BranchInfo 2010 BranchInfo 2010 BA

Friday, April 29, 2011

Amazon Elastic Cloud Compote

If you use Foursquare, HootSuite, Reddit and Quora- or read blogs like this - you know that Amazon had a great big fail whale last week.

Their Elastic Cloud Compute turned into Elastic Cloud Compote when they accidentally flooded the secondary server during a common network change procedure.

Trouble is, those social networks don't have a cool fail whale like Twitter.  

Foursquare, for example, has this little weepy princess.  This is not exactly how either the users or the providers felt about the outage.  At least I know I didn't.

Closer to the mark for me is probably something like this.

Thursday, April 28, 2011

How NOT To Enable Your Web Apps for Mobile Viewing

Neil McAllister at Infoworld put up a dynamite little checklist of pitfalls to avoid when designing web apps that have a mobile life, too.

So here's what you do if you want mobile users to mock you, and your website.

Use tooltips.  Mouse-over or roll-over controls require, duh, a mouse.  Use lots of them.
Use lots of interface widgets.  You can't grab 'em on a little smartphone, and tablet users don't need 'em.
Create multiple panes with their own scrollbars.  Drives users nuts as they try to scroll around your big page on their little phone, only to find multiple scrollbars you need a stylus to grab.
Dictate how text will appear.  Inflexible text won't line up right on a smartphone.
Dictate the page format.  Especially a butt-pain and invites a hide-and-seek game to find content, navigate and interact when pivoting orientation.
Preload lots of images and fat content, useful or not.  Slow, slow, slow on smarphone OS.
Use lots of Flash, especially for interface.  Won't work at all on iOS... and unpredictably elsewhere.

Thursday, April 21, 2011

iPhone Location Tracking on Congressional Radar

A couple of days ago, The Guardian in the UK started something of a firestorm with an article about a "secret file" on the iPhone that records and stores the latitude and longitude of the phone's recorded coordinates along with a timestamp.  This has been going on since last June, and as much as a year's worth of coordinates could be stored.

Yesterday, Warden and Alasdair Allan, the data scientists who discovered the file, presented their findings at the Where 2.0 conference in San Francisco, (where BTW, Jack Dangermond gave a keynote on community collaborative mapping).

Well, today the U.S.Congress got involved.  Referencing the Guardian article,  Congressman Ed Markey of Massachusetts sent a formal letter of inquiry to Steve Jobs asking what's up with this.  Obviously, such a cache of locations on a phone could prove a huge privacy invasion and wreak damage and havoc in any number of ways should the phone be lost or subject to unauthorized access.  Jobes now has 15 days to respond about why the data is being collected and to explain how this file does not violate Section 222 of the Communications Act which requires expressed customer authorization for such a file.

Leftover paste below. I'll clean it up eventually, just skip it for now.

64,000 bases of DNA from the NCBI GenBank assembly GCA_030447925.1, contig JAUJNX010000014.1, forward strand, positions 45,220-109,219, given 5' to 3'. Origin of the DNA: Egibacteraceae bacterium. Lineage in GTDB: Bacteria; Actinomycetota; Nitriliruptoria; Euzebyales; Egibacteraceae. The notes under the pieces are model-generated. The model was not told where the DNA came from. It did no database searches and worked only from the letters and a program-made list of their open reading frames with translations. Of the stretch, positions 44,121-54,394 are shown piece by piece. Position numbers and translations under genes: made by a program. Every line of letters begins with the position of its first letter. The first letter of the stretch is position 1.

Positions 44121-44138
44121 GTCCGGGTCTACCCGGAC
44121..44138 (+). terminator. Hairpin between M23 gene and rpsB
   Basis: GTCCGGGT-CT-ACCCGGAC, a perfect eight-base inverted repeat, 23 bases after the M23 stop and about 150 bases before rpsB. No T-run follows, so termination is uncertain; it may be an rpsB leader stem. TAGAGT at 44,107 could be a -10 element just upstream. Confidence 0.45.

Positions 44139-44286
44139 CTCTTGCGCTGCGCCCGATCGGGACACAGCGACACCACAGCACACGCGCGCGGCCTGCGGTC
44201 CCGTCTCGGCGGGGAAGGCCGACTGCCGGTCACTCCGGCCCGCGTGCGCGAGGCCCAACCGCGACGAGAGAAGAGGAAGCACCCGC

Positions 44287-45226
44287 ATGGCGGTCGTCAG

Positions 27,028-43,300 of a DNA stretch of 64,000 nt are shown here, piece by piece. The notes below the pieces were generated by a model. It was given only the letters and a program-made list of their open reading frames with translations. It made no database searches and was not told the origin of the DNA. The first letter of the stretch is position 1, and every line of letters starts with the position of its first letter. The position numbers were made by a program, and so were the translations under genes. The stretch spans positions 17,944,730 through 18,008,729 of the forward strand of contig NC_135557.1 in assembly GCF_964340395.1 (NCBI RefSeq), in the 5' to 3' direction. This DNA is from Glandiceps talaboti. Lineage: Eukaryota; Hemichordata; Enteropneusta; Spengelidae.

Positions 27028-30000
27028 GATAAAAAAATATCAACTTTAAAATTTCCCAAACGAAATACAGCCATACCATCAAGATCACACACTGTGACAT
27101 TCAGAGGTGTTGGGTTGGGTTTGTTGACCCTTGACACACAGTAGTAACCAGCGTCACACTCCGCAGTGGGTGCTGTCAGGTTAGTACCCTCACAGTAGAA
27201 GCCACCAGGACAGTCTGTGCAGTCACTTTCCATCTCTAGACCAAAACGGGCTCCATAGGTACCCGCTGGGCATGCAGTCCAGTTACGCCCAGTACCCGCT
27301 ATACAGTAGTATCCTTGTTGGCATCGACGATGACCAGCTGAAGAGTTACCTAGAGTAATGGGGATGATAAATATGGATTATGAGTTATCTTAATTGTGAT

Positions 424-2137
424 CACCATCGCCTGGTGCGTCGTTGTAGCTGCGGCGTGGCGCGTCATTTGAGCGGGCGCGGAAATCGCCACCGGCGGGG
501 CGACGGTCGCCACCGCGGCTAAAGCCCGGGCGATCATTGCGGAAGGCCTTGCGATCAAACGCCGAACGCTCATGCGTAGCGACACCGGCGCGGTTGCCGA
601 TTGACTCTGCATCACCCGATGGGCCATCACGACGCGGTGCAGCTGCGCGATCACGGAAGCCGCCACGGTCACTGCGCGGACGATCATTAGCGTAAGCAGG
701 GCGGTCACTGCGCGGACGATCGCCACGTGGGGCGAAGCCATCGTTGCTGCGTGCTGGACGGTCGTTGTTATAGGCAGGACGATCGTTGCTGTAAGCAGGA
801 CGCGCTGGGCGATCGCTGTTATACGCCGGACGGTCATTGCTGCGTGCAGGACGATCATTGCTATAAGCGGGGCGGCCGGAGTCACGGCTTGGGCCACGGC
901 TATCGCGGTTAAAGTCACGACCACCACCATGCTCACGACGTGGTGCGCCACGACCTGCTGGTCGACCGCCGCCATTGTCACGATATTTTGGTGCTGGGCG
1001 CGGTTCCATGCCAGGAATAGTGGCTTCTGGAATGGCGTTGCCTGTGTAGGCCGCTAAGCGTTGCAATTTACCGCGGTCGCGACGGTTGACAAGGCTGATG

Monday, April 18, 2011

Bony Fingers

ComScore research shows that Americans spent over a billion dollars shopping on their smartphones in the first three months this year.  Sounds like a lot, but it's less than 3% of all e-commerce sales for 2011:1.  Why?  Smartphones have certainly become ubiquitous enough, expected to reach 50% penetration of Americans sometime this year.

Bony fingers.  That's why.  You need skinny, little, bony fingers to establish accounts and buy confidently online.  And that is only after you have mastered squinting and gesturing at slow loading pages filled with minuscule pictures, to even get to the part where you have to enter data - like your 16 digit card number, etc.

Who does this really well?  Amazon.  
  1. They've been doing it a long time - they realized in 2006 that mobile was not going to simply be an extension of the web.  
  2. It's primarily value-added for existing customers whose data is already captured, so you can
  • one-click shop; 
  • shop with a bar code; 
  • shop by voice; 
  • and search with auto-fills.
Otherwise, Mr. and Ms. Retailer, work your fingers to the bone, and you know what you get.

Wednesday, April 6, 2011

Tablet Adoption in the Enterprise

As Android phones become ubiquitous and come to dominate the market, tablets are a completely different issue.  Until Android becomes a secure platform, the iPad and the soon to be released BlackBerry PlayBook (pictured left) will dominate whatever enterprise adoption occurs, possibly over the next couple of years.  Android tablets will find their place in business, but won't be enterprise ready for A-while.

Never before has user adoption of a mobile device challenged corporate IT as fast and as broadly as the iPad has.  As you probably know, Apple is as surprised as anybody and can't manufacture nearly enough to meet the demand.  And they are definitely finding their way to work - new Forrester research shows one out of four companies using or planning to use tablets.  Are they secure enough to be on a corporate network?  Forrester says Yes.  And so do some pretty big banks.  The early applications are a little weak in terms of justifying hard ROI on iPads, but it's clear that they are a boon to meetings, electronic documents, and field applications in sales and service.

Perhaps the greatest concern?  All those tablets sucking a mobile bandwidth that is not designed for, and can't accommodate, tons of fat content; and extending reach via Wi-Fi is not cheap.  What to do?  Well, enterprise users, enjoy all your YouTube and streaming video over wireless networks now, because we will be locking it all down before you know it.